Graphing and plotting in 2D & 3D
 
In reality SpOd implicitly provides a 3D visualisation experience even when you are only using 2 of the available dimensions. Placing multiple graphs in a 3D space can offer advantages if you are trying to relate events in one set against those in another. Part of the 3D experience is also about animation. Being able to ‘play’ a graph sequence over a range of speeds can help to high light events in ways that might otherwise allow them to be missed. The eye has a way of inferring structure where the effects in the data stream are in fact subtle, or masked by noise or other processes.
 
This section provides examples where the graphing exploits the 3D space. In examples-1 we used only the y-x plane to graph in 2D. Changing the y (or Y) to a z (or Z) in the graphics object header translates the 2D graphing plane to the z-x plane. (note also the use of the z-scale and z-offset parameters in the object header.) The z-direction is by default into the screen, but a simple rotation of the space using the mouse will expose the plane.  
 
Example 2.1:  pair of graphs in 3D
echo "O 206 316
L 35 258 148 210 180 333
G 1 0.6 0.6  9.0 5.0 5.0  0.0 0.0 0.0  .3 0 0
C 1 1 0 1 1 1 1
M 0 0 1 10
I -1 0.00010 0.017500 0.050 0.000000
" | awk '{cnt++; print $0
if (cnt==5) {
   numbpoints=1000
   printf "\ny:b:sine %d 1 9 2 0 0 0 0\n", numbpoints;
   for (i=1; i <=numbpoints; i++) { printf "%f ",sin(i*2*3.1415926/100)}
   printf "\nv:n:visible_on";
   printf "\nb:r:redball\nw 1.3";
 
   printf "\nz:m:cosine %d 1 9 0 2 0 0 0\n", numbpoints;
   for (i=1; i <=numbpoints; i++) { printf "%f ",cos(i*2*3.1415926/100)}
   printf "\nv:n:visible_on";
   printf "\nb:g:redball\nw 1.3";
 
}
}' | spod
 
 
Hit the ‘j’ (jump) key to jump to the start of the animation sequence.
 
The ‘j’ and ‘J’ keys provide support for jumping to preset positions or views within a given data set. For more information on this see the extended list of instructions on the graphic object  specification.
 
Use the space bar to halt the animation.
‘g’ or ‘G’ are also effective in controling the scan speed of the animation. ‘t’ or ‘T’ may be used to control the turning speed, and ‘b’ allows both the animated trace to be combined with panning. Hitting ‘b’ more than once also initiates  tumbling of the graphics objects.
 
You may need to experiment with the combination of these keys to understand their full effect, and the order in which they may be combined in order to obtain desired effects. Of course you may simply resort to using the left-mouse button to rotate the objects manually.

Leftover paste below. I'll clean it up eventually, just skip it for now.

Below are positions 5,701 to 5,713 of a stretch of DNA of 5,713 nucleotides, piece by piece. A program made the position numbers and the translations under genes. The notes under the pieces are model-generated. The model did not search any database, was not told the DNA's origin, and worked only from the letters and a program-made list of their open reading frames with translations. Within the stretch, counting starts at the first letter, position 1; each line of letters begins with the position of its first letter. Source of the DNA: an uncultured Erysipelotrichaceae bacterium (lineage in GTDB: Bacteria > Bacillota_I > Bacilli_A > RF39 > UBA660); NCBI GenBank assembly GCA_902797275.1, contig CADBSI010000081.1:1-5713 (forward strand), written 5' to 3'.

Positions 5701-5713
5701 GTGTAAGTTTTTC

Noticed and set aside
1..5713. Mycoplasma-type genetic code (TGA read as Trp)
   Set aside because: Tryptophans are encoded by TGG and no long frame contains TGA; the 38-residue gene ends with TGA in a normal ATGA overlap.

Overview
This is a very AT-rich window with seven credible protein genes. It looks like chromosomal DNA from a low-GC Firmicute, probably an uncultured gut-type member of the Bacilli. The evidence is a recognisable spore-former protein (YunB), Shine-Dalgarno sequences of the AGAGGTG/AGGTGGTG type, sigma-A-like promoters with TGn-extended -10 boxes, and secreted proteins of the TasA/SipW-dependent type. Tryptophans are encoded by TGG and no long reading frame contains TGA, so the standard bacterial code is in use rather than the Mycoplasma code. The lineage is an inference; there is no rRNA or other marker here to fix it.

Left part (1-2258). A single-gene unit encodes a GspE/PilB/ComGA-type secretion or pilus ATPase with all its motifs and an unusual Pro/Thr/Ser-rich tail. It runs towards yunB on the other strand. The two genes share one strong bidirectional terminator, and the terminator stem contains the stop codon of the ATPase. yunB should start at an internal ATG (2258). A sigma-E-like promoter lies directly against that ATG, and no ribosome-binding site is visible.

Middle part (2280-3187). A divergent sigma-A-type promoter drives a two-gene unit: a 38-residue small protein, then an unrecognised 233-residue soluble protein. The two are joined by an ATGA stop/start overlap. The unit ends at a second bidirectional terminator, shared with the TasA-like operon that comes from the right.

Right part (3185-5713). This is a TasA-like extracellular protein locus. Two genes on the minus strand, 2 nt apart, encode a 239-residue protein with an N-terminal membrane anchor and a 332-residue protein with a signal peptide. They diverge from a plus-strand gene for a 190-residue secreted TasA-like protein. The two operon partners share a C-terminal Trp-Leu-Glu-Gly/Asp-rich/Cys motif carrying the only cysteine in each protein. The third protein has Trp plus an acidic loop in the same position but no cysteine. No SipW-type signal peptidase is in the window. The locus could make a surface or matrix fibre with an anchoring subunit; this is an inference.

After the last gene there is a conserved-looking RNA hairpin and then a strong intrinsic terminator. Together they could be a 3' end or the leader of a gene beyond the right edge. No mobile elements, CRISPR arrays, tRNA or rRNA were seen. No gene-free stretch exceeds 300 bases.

The adaptation of the above script results in a pair of animated traces in 3D. Here the ‘k’ is exchanged for a ‘K’, and the number of points used to render the curves is increased to 100,000.
 
echo "O 206 316
L 35 258 148 210 180 333
G 1 0.6 0.6  9.0 5.0 5.0  0.0 0.0 0.0  .3 0 0
C 1 1 0 1 1 1 1
M 0 0 1 10
I -1 0.000010 0.017500 0.050 0.000000
" | awk '{cnt++; print $0
if (cnt==5) {
   numbpoints=100000
   printf "\nY:b:sine %d 1 9 2 0 0 0 0\n", numbpoints;
   for (i=1; i <=numbpoints; i++) { printf "%f ",sin(i*2*3.1415926/100)}
   printf "\nv:n:visible_on";
   printf "\nb:r:redball\nw 1.3";
 
   printf "\nZ:m:cosine %d 1 9 0 2 0 0 0\n", numbpoints;
   for (i=1; i <=numbpoints; i++) { printf "%f ",cos(i*2*3.1415926/100)}
   printf "\nv:n:visible_on";
   printf "\nb:g:redball\nw 1.3";
 
}
}' | spod
 
 
Example 2.2: A 3D time trajectory
Using the ‘k’ (or ‘K”) instead of ‘y’,’Y’ or ‘z’, ‘Z’ graphical specifiers allows one to plot the y versus z against time as a 3D kurve, either as a static or dynamic trace (depending on whether the lower case or upper case specifier is used).
 
echo "O 206 316
L 35 258 148 210 180 333
G 1 0.6 0.6  9.0 5.0 5.0  0.0 0.0 0.0  0 0 10
C 1 1 0 1 1 1 1
M 0 0 1 10
I -1 0.001 0.000001 0.05 0
" | awk '{cnt++; print $0
if (cnt==5) {
   numbpoints=1000
   printf "\nk:b:sin_versus_cos %d 1 9 2 2 0 0 0\n", numbpoints;
   for (i=1; i <=numbpoints; i++) { printf "%f ",sin(i*2*3.1415926/100)}
   for (i=1; i <=numbpoints; i++) { printf "%f ",cos(i*2*3.1415926/100)}
      
printf "\nv:n:visible_on";
   printf "\nb:r:redball\nw 1.3";
}
}' | spod
 
 
 
 
Try also the following script:
 
echo "O 206 316
L 35 258 148 210 180 333
G 1 0.6 0.6  9.0 5.0 5.0  0.0 0.0 0.0  0 0 10
C 1 1 0 1 1 1 1
M 0 0 1 10
I -1 0.000010 0.132500 0.050 0.0
" | awk '{cnt++; print $0
if (cnt==5) {
   points=100000
   printf "\nK:m:slinky %d 1 9 .2 .2 0 0 0\n", points;
   for (i=1; i <=points; i++) {printf "%f ",exp(i/10000) * sin(i*2*3.1415926/100) + 10*cos(i*2*3.1415926/1000)}
   for (i=1; i <=points; i++) {printf "%f ",exp(i/10000) * cos(i*2*3.1415926/100) + 10*sin(i*2*3.1415926/1000)}
      
printf "\nv:n:visible_on";
   printf "\nb:r:redball";
}
}' | spod